Current status and flow analysis of posted papers in Biorxiv

TSUNODA, Hiroyuki and SUN, Yuan and NISHIZAWA, Masaki and LIU, Xiaomin and AMANO, Kou (2019) Current status and flow analysis of posted papers in Biorxiv. Paper presented at: IFLA WLIC 2019 - Athens, Greece - Libraries: dialogue for change in Session 113c - IFLA Poster Session.

Bookmark or cite this item: http://library.ifla.org/id/eprint/2665
[img]
Preview
Language: English (Original)
Available under licence Creative Commons Attribution.

Abstract

Current status and flow analysis of posted papers in Biorxiv

This poster aims to clarify the current status of the bioRχiv archive. This study conducted an analysis of papers posted on bioRχiv from November 7, 2013 to February 28, 2019. The web crawler we developed for this purpose visited every page on bioRχiv and downloaded metadata including the title, authors, published digital object identifier (DOI), posted date, and versions of a paper. If the paper was published, it would download the journal title and the published DOI. Next, the metadata were manually verified. Open access journals were defined by adopting an open access publishing model according to Directory of Open Access Journals, Web of Science Selected Open Access (OA) by Clarivate Analytics, or the Directory of Open Access Scholarly Resources. 43,812 papers had been posted on bioRχiv. 17,818 papers were published in academic journals. The average publication rate for more than 15 months was uniform at around 67%. Among these, the journals of 8,664 published papers were recorded by the Directory of Open Access Journals, the Web of Science Selected OA, or the Directory of Open Access Scholarly Resources. The average open access rate was uniform at around 49%. Hybrid open access journals were defined as those that held papers with a Creative Commons license issued by Impactstory’s Unpaywall Database, or the public access papers located on a publisher’s site. However, these journals were not listed as OA. 12,453 papers were published in open access journals or hybrid open access journals. The average open rate was uniform at around 77%. The conclusions show that the OA model is widely accepted, and has been adopted not only in publishing, but also during the writing process. The concept of “openness” and its practice in academia has inevitably affected the organization of library resources, resource management methods, and service models.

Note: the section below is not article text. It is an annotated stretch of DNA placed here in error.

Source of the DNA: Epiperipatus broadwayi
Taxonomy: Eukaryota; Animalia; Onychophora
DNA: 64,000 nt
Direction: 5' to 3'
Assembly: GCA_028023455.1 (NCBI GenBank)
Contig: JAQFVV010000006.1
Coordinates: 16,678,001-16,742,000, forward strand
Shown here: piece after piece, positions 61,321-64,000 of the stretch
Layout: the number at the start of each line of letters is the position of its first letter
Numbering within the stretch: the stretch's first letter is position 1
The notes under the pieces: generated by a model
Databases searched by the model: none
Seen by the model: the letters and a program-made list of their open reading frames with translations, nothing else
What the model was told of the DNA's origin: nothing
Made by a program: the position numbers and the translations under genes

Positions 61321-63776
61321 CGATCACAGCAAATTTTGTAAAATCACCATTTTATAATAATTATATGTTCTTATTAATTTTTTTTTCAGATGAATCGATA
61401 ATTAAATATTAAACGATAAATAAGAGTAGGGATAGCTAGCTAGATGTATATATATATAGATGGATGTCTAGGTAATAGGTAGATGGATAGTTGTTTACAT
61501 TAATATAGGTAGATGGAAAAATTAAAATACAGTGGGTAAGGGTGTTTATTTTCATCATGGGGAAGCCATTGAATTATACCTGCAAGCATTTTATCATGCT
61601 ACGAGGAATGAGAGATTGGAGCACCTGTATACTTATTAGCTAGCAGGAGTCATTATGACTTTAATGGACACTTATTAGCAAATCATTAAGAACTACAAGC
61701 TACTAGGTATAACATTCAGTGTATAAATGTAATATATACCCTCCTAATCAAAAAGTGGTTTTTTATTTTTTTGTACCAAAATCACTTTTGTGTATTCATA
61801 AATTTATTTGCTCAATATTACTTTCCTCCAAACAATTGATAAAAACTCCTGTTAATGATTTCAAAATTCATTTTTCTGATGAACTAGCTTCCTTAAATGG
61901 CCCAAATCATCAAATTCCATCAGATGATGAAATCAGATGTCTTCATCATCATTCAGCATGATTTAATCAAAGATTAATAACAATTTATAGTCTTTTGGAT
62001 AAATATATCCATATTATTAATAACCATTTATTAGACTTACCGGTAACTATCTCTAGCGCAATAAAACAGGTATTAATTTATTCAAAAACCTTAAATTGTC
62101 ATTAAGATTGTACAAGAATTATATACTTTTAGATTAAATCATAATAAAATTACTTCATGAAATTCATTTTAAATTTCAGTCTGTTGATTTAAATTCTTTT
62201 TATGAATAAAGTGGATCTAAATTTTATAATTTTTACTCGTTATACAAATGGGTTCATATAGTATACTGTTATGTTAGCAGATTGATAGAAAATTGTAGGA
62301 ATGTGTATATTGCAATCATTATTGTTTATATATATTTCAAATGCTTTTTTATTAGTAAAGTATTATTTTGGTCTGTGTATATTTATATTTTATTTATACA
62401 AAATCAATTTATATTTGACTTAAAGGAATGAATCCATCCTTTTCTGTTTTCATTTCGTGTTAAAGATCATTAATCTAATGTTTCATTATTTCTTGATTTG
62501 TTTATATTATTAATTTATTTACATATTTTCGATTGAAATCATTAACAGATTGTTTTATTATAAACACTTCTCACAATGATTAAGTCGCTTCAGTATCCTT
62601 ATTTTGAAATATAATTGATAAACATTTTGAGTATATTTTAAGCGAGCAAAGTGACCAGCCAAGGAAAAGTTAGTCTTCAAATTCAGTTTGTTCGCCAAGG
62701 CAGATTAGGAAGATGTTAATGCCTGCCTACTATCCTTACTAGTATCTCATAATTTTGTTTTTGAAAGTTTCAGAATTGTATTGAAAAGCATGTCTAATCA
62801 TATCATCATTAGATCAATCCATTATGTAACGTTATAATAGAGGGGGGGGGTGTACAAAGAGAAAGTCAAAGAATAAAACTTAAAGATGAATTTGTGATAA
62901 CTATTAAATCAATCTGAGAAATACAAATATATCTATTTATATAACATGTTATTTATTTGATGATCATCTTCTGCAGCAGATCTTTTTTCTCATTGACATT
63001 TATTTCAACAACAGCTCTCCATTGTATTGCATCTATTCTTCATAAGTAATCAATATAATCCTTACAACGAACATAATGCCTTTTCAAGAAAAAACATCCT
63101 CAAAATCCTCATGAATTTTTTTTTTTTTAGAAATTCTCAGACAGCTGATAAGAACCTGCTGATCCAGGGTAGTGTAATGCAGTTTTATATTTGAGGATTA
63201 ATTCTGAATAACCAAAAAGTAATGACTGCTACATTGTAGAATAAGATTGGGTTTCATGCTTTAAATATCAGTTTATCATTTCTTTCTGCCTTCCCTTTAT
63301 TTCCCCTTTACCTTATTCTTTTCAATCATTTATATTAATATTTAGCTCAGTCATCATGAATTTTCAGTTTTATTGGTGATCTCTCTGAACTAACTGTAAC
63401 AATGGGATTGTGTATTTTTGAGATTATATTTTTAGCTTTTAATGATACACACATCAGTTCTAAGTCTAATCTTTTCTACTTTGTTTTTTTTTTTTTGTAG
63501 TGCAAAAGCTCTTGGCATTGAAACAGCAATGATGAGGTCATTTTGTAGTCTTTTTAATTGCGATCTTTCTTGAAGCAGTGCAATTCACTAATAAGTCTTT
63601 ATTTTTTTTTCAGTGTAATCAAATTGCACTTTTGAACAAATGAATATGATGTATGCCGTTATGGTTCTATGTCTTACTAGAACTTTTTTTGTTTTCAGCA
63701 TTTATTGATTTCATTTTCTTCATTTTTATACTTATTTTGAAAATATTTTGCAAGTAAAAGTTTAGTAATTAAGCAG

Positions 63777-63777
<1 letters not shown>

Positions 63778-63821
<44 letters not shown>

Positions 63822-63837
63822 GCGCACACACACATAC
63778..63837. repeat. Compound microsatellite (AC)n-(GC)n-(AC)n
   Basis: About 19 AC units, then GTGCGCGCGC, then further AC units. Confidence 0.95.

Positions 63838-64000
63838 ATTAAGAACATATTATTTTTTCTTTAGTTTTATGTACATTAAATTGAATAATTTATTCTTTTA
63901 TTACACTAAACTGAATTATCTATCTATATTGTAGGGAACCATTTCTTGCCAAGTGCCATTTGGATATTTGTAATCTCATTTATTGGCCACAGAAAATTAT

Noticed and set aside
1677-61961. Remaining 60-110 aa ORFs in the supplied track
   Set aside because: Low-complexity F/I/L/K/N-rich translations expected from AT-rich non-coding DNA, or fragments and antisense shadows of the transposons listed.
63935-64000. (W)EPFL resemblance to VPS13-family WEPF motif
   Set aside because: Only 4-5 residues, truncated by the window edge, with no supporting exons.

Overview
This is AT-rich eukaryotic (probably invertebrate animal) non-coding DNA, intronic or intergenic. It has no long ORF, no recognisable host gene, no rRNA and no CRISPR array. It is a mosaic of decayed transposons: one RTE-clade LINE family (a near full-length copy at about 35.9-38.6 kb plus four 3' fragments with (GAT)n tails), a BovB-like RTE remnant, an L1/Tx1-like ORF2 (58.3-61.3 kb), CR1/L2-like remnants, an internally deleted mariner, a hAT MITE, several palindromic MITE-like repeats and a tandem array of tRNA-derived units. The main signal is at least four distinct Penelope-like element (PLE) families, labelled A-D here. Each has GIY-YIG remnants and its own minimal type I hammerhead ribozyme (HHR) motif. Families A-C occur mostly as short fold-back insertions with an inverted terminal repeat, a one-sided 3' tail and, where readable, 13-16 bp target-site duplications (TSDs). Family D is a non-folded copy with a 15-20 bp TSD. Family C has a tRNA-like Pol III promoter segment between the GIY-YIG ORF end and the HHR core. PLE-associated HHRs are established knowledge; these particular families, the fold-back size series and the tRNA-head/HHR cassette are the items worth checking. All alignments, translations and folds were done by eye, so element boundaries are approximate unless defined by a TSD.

FOR IFLA HQ (login required)

Edit item Edit item
.